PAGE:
CARP Collaborations: From existing to living


Today young people with learning disabilities are delivering powerful messages to Welsh politicians about the social isolation and social segregation of their peers.


Young people with disabilities feel they face many prejudices which harms their life chances and well-being.  They feel they are too often ‘just existing’ rather than living a good life. They face problems of isolation, bullying, separation from communities and lack of opportunities. These are the messages that young disabled people will be sharing with Assembly Members and policy makers in the Senedd today.


These messages are captured in an important report published today by C.A.R.P. (Community Action in Research and Policy) Collaborations in partnership with The Building Bridges Project. In an innovative and unique research project, funded by the Big lottery Fund through the UK wide DRILL research programme, C.A.R.P. Collaborations has trained and employed 8 young people with learning disabilities as peer researchers. These peer researchers have worked with 85 young people living in the Gwent area to investigate patterns of friendship and social isolation among young people with learning disabilities in transition to adulthood.


A peer researcher explains how “we tried to find out what support is needed, how we can move from the experience of ‘existing’ into the experience of ‘living a full life’. We wanted to look at friendship patterns and how they contribute to ‘having fun’ and ‘having a happy fulfilled life’ and how a loss or lack of friendships can create loneliness and ‘unhealthy lives’”.


They continue, “Today we want to share our findings with those who have the power to make things happen for young people with learning disabilities.”


The young people highlight how they found that life was still a daily battle for many young people with learning disabilities. For example, they found evidence of bullying and hate crime.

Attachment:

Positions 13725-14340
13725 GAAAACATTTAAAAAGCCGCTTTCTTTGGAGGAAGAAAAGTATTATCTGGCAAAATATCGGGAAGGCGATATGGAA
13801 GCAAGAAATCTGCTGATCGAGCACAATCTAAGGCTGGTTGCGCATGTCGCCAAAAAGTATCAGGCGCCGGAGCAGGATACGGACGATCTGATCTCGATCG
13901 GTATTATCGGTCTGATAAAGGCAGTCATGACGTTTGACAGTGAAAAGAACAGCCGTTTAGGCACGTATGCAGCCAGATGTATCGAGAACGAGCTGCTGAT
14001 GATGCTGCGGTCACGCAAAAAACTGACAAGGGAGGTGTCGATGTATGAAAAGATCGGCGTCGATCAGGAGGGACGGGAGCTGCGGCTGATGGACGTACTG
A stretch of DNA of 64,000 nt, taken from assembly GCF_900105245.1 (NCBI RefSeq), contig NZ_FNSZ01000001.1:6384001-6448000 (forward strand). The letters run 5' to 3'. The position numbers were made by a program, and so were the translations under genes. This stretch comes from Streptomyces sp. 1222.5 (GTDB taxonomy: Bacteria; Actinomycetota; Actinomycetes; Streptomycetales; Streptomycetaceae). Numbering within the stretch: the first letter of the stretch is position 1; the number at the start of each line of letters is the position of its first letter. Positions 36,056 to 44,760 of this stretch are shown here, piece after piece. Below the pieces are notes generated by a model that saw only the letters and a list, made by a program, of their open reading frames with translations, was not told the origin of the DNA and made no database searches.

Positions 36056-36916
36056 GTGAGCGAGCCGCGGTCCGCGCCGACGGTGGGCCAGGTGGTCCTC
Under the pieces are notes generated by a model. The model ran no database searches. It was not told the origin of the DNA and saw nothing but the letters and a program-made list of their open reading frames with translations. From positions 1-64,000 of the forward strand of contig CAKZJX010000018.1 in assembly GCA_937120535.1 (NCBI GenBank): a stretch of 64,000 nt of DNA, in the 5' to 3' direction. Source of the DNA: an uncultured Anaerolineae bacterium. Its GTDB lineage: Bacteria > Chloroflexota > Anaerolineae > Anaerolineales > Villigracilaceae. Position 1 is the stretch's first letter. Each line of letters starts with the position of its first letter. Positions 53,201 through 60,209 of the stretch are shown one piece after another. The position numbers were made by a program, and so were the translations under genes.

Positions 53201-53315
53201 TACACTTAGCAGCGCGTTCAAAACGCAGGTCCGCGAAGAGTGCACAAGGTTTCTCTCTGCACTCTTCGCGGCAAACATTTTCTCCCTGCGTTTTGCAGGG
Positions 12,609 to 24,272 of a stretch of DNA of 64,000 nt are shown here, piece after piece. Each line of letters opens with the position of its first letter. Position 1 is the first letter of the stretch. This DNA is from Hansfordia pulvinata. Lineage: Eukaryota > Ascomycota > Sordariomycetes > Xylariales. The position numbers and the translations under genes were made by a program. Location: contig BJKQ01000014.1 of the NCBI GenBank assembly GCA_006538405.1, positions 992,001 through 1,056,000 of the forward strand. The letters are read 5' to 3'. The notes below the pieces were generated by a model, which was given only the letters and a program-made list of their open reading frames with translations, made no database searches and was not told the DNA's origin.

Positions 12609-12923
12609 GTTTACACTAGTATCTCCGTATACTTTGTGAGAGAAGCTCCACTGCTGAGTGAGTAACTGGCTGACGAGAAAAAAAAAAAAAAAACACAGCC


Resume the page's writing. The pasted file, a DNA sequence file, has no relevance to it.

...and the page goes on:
“Many young disabled people were being goaded to do things that they did not want to do, baiting and teasing and cyber bullying. These experiences lead some, young people to drop out of mainstream education, some were too scared to go out in their neighbourhoods”.


It doesn’t stop there, young people with learning disabilities are also more likely to experience or be at risk of social isolation and exclusion. They rely more heavily on parents and grandparents and carers to help them get to see friends.  They also find they make friends with people at projects but then lose contact once those projects or schemes end. This leaves many only able to keep in touch with their friends electronically.


The peer researchers also want to highlight how young people with learning disabilities feel more needs to be done through the education system to help young people with learning disabilities develop personal aspirations and help find work. For example, the researchers found, “young people with learning disabilities don’t get the opportunity to undertake work experience at the same age as non- disabled peers.”


Julie Morgan AM advocate for children’s rights and cross- party group chair of children and young people’s assembly members group said, “I am delighted that the peer researchers have chosen to launch their findings at the Senedd.  It is so important that Assembly Members get to hear the young people’s important messages first hand and I hope other young people with learning disabilities will take inspiration from their work.”


Vikki Butler, Co-Director of CARP Collaborations and report author says “I am so proud of the work these young people have done and their courage in putting themselves forwards to speak today.  They have some important and sometimes troubling messages to get across. I hope that the people who attend really listen to what the young people have to say and act to make a difference.”


The full findings and video can be accessed on the 24th May on

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